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The dark side of vertical integration

Tuesday, 21 January 2014 | By Taskmaster

Recently, your humble correspondent looked at vertically integrated companies.

 

But if you’re just starting a business, the chances are you will – at least initially – be focused on a single stage of production, dealing with companies that are far more vertically integrated than you are.

 

Well, as Old Taskmaster says, business is war. The dark side of vertical integration comes when someone else tries to take your businesses out of the supply chain.

 

It happens. Just think about all the small businesses that supplied specialty foods to Coles and Woolies, only to find their lines deleted and a generic product taking their shelf space at $1 per litre.

 

Or, for that matter, the local servo owners who used their local supermarket as a supplier of their convenience store, only to find a shiny new Coles Express or Woolworths Plus Petrol opening down the road.

 

In theory, the ACCC should do something about it when it happens. In practice, Australia’s competition watchdog is more of a chihuahua.

 

On the other hand, Apple seems to be doing just fine, despite the fact its vertically integrated arch-rival (Samsung) also supplies a number of key iPhone components, including the processor and display.

 

And it’s not the first time Apple has found itself in such a predicament. Way back when Steve Jobs and Steve Wozniak were in their parent’s garage, guess who the supplier was for the main processor in the original Apple I and Apple II computers?

 

It wasn’t Intel. Nor was it Motorola. And ARM didn’t exist yet.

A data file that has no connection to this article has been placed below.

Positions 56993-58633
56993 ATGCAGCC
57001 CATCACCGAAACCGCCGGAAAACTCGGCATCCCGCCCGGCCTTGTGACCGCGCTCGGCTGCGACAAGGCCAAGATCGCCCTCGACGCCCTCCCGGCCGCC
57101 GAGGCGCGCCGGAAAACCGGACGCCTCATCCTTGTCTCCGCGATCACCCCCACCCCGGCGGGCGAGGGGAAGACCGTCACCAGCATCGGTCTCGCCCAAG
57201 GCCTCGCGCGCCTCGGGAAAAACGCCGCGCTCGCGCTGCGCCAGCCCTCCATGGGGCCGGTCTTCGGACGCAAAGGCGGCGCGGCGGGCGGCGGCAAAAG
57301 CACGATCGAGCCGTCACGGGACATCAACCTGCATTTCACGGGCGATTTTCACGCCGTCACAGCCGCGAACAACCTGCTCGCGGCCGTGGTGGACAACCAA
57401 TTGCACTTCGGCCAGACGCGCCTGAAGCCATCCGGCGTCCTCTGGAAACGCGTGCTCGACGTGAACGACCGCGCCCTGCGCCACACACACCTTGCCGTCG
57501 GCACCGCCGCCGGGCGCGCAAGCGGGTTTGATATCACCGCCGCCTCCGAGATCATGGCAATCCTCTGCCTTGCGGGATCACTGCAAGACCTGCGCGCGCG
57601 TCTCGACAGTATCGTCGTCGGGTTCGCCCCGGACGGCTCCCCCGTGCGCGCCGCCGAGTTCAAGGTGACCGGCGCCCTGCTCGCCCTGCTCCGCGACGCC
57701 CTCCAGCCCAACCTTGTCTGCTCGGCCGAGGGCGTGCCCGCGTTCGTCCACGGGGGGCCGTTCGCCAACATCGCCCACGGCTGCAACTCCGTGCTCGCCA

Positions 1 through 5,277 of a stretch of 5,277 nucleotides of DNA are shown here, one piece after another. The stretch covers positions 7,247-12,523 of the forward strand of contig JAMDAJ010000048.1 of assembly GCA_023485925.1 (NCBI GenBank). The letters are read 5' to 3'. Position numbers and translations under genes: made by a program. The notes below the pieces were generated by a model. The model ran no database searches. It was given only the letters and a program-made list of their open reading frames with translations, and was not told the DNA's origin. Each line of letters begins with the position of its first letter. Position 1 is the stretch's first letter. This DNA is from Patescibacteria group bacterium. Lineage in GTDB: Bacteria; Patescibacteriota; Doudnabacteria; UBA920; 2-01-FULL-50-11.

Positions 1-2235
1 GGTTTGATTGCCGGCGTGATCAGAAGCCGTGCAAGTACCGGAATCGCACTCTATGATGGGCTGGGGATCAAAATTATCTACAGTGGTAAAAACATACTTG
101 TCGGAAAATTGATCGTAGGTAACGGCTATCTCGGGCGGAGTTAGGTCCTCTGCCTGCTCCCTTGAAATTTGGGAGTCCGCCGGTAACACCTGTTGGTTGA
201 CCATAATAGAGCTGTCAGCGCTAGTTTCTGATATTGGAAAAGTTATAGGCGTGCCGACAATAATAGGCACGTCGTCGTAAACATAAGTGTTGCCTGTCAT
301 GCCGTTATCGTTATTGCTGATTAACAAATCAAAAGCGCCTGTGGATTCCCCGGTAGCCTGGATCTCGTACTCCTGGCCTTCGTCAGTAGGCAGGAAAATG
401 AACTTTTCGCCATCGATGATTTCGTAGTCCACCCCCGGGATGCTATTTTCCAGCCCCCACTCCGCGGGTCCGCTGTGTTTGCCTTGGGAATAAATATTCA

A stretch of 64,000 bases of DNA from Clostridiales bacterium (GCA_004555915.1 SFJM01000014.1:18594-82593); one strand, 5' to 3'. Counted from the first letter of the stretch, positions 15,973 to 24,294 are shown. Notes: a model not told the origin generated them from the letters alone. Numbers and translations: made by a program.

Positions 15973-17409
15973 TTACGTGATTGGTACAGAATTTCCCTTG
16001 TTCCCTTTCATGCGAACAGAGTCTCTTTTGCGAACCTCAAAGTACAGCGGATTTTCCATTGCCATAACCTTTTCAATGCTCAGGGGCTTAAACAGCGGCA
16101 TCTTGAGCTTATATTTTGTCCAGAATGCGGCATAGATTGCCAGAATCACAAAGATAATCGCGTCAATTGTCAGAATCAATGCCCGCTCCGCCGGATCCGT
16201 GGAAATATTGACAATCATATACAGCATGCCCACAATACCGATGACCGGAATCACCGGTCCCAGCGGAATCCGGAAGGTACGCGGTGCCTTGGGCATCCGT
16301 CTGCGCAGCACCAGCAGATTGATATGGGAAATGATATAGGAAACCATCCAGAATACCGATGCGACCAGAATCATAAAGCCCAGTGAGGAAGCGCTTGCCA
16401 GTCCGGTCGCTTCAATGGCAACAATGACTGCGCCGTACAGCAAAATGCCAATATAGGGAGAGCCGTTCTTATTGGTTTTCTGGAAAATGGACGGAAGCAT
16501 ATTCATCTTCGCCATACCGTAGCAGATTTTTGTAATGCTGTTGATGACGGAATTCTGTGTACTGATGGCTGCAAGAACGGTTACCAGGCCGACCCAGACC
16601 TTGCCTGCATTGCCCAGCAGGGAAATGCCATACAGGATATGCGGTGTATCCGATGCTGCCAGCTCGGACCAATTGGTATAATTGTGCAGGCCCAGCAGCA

No, Apple’s first computers from the late 1970s were built around an MOS 6502 chip. From Commodore. As in, Jack Tramiel’s Commodore.

 

A number of their competitors did likewise, including Atari (including the 2600), the original Nintendo NES and Acorn (who built the BBC Micro B). All used a variation of the processor in the Commodore 64.

 

When Tramiel started a price war by dropping the retail price of the Commodore 64, all of those companies were left buying processors at retail price while Commodore was effectively buying them at cost price.

 

Jobs actually referenced the industry shakeout that resulted while unveiling the Macintosh: “Nineteen eighty three… The shakeout is in full swing. The first major firm goes bankrupt, with others teetering on the brink. Total industry losses for ’83 outshadow the combined profits for Apple and IBM, for personal computers.”

 

So what can you do when a key supplier or customer decides to compete against you?

 

Apple survived by marketing premium, value-added products. Premium products command premium prices, and are less susceptible to a price war. After all, you might build your own computer, but it won’t be an Apple.

 

In the long run, Jobs also built his own vertical integration. That’s why you can buy Apple’s Final Cut Pro for your Apple Mac from an Apple store.

 

Perhaps the best response is to avoid getting locked into a single supplier in the first place. Look for products where you can get a second source – that is, a second company that can competitively supply you a similar product.

 

Likewise, avoid getting yourself in a position where your entire business is locked into supplying a single customer or outlet. After all, there’s no use crying over spilled, non-generic milk.

 

Finally, the next time you revise your long-term strategy, evaluate what would happen if your largest supplier, business partner or customer decided to compete with you. Is there a risk? If so, what would you do?

 

Old Taskmaster says it’s time to evaluate the risks facing your business from potential rivals – and reduce them!

 

Get it done – today!